Bakkavor has delivered a ‘strong and resilient’ performance, according to CEO Agust Gudmundsson, reporting a group revenue dip of 4.9% for the 2020 financial year.
Like-for-like UK sales at the business, which produces desserts, pizza and bread among other things, were 5.3% lower for the 52 weeks ended 26 December 2020 compared to the year before.
The figures were reported in a trading update today (14 January) which said the recovery of sales reported at the end of H1 continued into the second half. However, volumes were adversely impacted in the final quarter by further lockdown restrictions, particularly affecting food to go. Christmas volumes, meanwhile, were in line with 2019.
The business said ‘decisive mitigating actions’ were taken to lower its cost base and preserve cash at an early stage of the pandemic. Factory operations were adapted, and strategic restructurings undertaken to accommodate lower volumes.
As such, Bakkavor believes it will deliver adjusted EBITDA for the full year broadly in line with the £138m reported for the year prior.
It added that by focusing on cash management, which included a temporary reduction in non-essential capital expenditure and suspension of dividend payments, the business continues to operate with ‘significant headroom’ of £200m against its debt facilities of £537.5m.
“These are unprecedented times but the hard work and dedication of our teams, together with our scale and long-standing customer relationships, has delivered a strong and resilient performance. I am incredibly proud of our colleagues who have gone above and beyond in the toughest of circumstances,” said CEO Agust Gudmundsson.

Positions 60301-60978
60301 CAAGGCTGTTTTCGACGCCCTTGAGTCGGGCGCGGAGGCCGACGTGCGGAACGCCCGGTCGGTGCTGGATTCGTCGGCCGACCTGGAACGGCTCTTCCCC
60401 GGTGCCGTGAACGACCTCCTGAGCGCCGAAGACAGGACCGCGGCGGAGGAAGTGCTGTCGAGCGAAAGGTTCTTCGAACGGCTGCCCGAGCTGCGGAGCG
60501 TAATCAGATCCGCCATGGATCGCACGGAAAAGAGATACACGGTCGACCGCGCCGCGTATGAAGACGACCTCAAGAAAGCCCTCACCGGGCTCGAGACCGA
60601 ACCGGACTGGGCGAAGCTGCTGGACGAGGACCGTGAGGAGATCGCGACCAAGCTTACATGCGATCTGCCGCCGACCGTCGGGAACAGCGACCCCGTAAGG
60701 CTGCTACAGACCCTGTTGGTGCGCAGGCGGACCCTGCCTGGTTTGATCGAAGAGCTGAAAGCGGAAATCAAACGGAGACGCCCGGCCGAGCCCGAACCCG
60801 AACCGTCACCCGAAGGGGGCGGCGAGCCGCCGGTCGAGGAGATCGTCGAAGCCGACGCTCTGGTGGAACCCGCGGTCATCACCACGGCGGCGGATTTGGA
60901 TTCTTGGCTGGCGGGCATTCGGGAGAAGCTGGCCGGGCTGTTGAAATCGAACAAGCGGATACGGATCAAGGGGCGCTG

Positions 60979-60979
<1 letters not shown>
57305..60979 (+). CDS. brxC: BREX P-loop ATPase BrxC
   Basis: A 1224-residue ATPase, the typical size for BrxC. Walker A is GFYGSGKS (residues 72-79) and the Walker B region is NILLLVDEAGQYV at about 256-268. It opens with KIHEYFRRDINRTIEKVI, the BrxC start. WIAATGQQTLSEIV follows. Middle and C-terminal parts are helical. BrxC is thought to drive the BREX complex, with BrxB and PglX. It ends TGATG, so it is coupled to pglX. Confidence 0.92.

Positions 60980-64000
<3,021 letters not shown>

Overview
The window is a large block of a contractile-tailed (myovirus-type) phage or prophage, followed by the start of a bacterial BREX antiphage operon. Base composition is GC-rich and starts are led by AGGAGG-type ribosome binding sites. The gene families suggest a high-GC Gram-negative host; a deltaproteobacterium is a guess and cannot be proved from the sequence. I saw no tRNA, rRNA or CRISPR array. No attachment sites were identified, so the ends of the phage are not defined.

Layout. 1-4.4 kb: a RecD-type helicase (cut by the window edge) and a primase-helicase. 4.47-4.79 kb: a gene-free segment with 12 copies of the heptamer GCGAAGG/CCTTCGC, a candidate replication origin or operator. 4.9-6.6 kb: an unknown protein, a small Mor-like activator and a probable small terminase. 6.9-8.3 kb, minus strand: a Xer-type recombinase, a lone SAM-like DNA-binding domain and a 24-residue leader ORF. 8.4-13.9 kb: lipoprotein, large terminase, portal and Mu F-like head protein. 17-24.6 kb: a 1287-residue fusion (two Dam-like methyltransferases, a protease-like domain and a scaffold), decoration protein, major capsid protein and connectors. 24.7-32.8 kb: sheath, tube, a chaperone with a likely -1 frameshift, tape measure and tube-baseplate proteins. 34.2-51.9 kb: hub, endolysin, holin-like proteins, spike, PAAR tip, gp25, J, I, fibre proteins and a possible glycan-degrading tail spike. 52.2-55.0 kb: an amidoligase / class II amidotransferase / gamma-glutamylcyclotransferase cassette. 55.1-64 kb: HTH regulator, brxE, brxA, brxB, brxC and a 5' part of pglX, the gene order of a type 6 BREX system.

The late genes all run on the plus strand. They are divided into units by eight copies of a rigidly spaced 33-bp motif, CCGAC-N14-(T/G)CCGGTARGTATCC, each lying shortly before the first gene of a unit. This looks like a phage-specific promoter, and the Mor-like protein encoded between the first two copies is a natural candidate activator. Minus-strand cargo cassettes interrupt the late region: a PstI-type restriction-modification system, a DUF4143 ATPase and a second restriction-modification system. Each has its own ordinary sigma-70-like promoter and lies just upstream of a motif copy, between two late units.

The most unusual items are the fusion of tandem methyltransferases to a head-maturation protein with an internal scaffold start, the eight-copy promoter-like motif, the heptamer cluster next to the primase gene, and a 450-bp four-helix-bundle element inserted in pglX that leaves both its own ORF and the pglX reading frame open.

“Notwithstanding the ongoing impact of Covid-19, we have a sound business model and solid platform that leaves us well placed to navigate the current environment and achieve long-term sustainable growth.”
Looking at its international business, Bakkavor’s US business grew by 12.7% on a like-for-like basis. This revenue uplift, together with a strategic restructuring of its operations, has led to a turnaround in performance and secured ‘sustainable and profitable growth’ for the second half of the year.
The growth reported within the US was, however, offset by a decline in revenues of 21.6% in China – its business most severely impacted by the pandemic. Whilst Bakkavor continued to see reduced demand in Hong Kong due to ongoing civil unrest, it saw a steady improvement in sales in mainland China in the second half of the year, signalling overall recovery in the region.